David Matsumoto is a psychology professor at San Francisco State University (SFSU). His mastery of microexpressions, gestures, non-verbal behavior, culture, and emotion have made him one of the leading experts in these areas. Currently, he is the director of the Emotion and Culture Research Laboratory at SFSU, focused on studies that revolve around social interaction, and communication. In addition, Matsumoto founded the East Bay Judo Institute in El Cerrito, California. He has a seventh-degree black belt and is a licensed class-A trainer and referee.
Keith Devlin is one of the world’s greatest advocates for mathematics. The British Mathematician insists that maths in the 21st century depends on creativity. Devlin is the author of more than 30 popular science books; a university professor, as well as the co-founder and director of H-STAR, the Human-Sciences and Technologies Advanced Research Institute at Stanford University. His research focuses on the use of different methods for teaching mathematics to the general public.
Should children, to grow up healthy, do dangerous things? According to Gever Tulley, founder of Brightworks School and Tinkering School, two educational initiatives based on learning through experimentation, controlled risk can be a powerful educational tool. This educator firmly believes that education needs to free itself from parental over-protection. “We need brave boys and girls, who are prepared to confront the challenges of the world to come.” The message for fearful parents is clear: “Don’t let your fear be the only thing that interferes with your child’s autonomy.”
Michael Sandel is the Professor of Government at Harvard University and one of the most highly regarded and well-known philosophers in the world, his classes at Harvard are wildly popular and always fully packed. Last October he received the 2018 Princess of Asturias Award for Social Sciences because, according to the jury, he has “managed to transmit his dialogic, deliberative approach to debate to a global audience.” Sandel believes that faith in debate has been lost, which is one of the reasons why public discourse in democratic societies worldwide seems so empty. He explains: “We are afraid to talk with our co-citizens about big questions such as justice, what it means to be a citizen, and the common good because we are afraid we won’t agree,”.
Ranga Yogeshwar is one of the most popular scientists in Germany, a board member of several research institutions and founder of several scientific initiatives. He is a frequent star on German television and radio, where he has hosted numerous shows and debates. In his most recent book called “Next Exit: The Future” he analyzes how science and technology will transform our lives. Ranga Yogeshwar travels the world giving lectures on the challenges posed by innovations and how they are changing societies.
Tony Wagner is one of the most renowned experts working in education around the world. A high school teacher in the U.S. for more than a decade, he currently works at the Harvard Innovation Lab. For years he has advocated for a new approach to education. In fact, he is on the board of several educational institutions and public organizations. Wagner contends that the current educational model needs to change so that young people can build an assured future focused around what they want and what jobs are likely to exist. He argues that the role of schools needs to be reexamined, given that knowledge is now found everywhere, not just in the classroom, and consequently, educational roles are changing.
Dr. Elizabeth Kilbey is a leading clinical psychologist and collaborates as child psychologist with British Channel 4’s “The Secret Life of 4, 5 and 6 Year Olds,” an educational TV research experiment that glimpses into how children behave when grown-ups are not around. She is the author of “Unplugged Parenting,” a book that has helped hundreds of parents address key issues during the early years of their children’s development, especially related to the time they spend in front of screens. In her book, Kilbey offers tangible, practical advice to parents about how to unplug their children from devices so their online time doesn’t become a problem.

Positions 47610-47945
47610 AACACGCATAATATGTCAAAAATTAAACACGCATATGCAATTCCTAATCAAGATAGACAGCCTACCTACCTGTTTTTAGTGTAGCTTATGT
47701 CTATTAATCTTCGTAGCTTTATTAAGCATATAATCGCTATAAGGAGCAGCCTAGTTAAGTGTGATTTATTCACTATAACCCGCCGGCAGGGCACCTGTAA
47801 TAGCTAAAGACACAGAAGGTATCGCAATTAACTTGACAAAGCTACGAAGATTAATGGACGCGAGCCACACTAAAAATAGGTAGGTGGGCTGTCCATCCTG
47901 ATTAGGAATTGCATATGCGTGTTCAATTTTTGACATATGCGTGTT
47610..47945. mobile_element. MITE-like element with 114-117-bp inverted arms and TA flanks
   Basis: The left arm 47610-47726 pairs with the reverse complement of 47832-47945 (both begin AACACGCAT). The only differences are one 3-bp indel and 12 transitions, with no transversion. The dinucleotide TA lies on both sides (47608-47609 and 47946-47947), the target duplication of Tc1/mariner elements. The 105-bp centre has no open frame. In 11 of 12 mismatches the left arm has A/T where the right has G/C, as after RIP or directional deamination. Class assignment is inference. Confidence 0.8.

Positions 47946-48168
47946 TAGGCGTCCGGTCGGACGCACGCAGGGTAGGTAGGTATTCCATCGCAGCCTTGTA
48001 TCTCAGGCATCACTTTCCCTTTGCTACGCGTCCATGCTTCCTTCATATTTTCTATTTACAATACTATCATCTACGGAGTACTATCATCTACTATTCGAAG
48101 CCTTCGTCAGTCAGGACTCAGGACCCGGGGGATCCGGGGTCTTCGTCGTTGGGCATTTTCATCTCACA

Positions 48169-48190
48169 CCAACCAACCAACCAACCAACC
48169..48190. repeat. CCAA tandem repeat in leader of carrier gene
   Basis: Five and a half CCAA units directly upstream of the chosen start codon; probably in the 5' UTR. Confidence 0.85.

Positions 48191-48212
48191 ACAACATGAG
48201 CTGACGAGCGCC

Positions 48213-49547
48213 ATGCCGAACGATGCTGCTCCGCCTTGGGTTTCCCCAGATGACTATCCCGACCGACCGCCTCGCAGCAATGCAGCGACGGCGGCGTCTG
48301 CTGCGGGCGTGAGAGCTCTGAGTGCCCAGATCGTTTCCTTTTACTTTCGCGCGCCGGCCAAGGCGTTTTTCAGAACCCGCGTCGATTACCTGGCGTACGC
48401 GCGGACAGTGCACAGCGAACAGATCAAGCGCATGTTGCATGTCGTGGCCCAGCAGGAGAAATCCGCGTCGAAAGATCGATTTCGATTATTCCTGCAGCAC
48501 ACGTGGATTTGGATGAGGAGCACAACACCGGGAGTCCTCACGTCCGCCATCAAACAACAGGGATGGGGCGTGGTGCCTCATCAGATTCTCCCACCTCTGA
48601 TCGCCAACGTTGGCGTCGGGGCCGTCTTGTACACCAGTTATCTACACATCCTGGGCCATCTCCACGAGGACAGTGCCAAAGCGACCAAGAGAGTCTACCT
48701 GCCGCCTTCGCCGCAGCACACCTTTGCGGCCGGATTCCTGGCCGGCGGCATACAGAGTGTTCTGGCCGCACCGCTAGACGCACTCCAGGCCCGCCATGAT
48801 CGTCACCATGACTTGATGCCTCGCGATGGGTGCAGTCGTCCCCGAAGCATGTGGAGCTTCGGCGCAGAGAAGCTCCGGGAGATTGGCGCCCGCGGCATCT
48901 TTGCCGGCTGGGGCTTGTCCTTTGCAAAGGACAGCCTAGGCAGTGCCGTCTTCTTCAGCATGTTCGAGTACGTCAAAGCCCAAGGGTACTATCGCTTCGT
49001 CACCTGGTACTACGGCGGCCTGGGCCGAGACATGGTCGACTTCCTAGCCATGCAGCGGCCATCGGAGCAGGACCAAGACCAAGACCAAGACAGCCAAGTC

Marcus du Sautoy is a writer, television host and mathematics professor at the University of Oxford. He is best known for hosting the BBC documentary “The Code”, which explains basic concepts regarding the historical use and meaning of numbers. He says: “Some scientists want to discover a theory for everything, while I look at it from a different perspective, from another place: articulating some limits, establishing some questions that science was never able to answer.”
For 30 years, Duncan Wardle worked for one of the most creative companies in the world: Walt Disney. It is his opinion that everyone is born creative. The problem is, at some point, someone told us that we are not. And we believed them. Wardle insists on the importance of re-connecting with the child we once were, and recovering creativity in all areas of life. “When we are trying to create great ideas, we have to play,” he says.
Daniel J. Siegel is a medical doctor, professor of clinical psychiatry at the University of California School of Medicine in Los Angeles, co-director of the UCLA Mindful Awareness Research Center and executive director of the Mindsight Institute. With a positive vision, Siegel argues that adolescence is a very special time, emotions are sparked, social connections made, and searches start for what’s new and creative essence: “Adolescents have passion, a feeling that everything matters. They have a deep capacity for collaboration between themselves, and the strength to try new things,” he says.
Barbara Oakley is an engineering professor at Oakland University in Rochester and is a Ramón y Cajal Distinguished Scholar in Global Digital Learning at McMaster University. She is director of the course ‘Learning to learn’ offered by Coursera, the largest online course in the world. Oakley is one of the international pioneers in the area of neuroeducation and winner of numerous teaching awards, such as the Chester F. Carlson Award from the American Society for Engineering Education. Oakley invites us to leave our comfort zone in order to develop new skills and work flexibly: “A quality that will help us to adapt to an ever-changing world,” she says.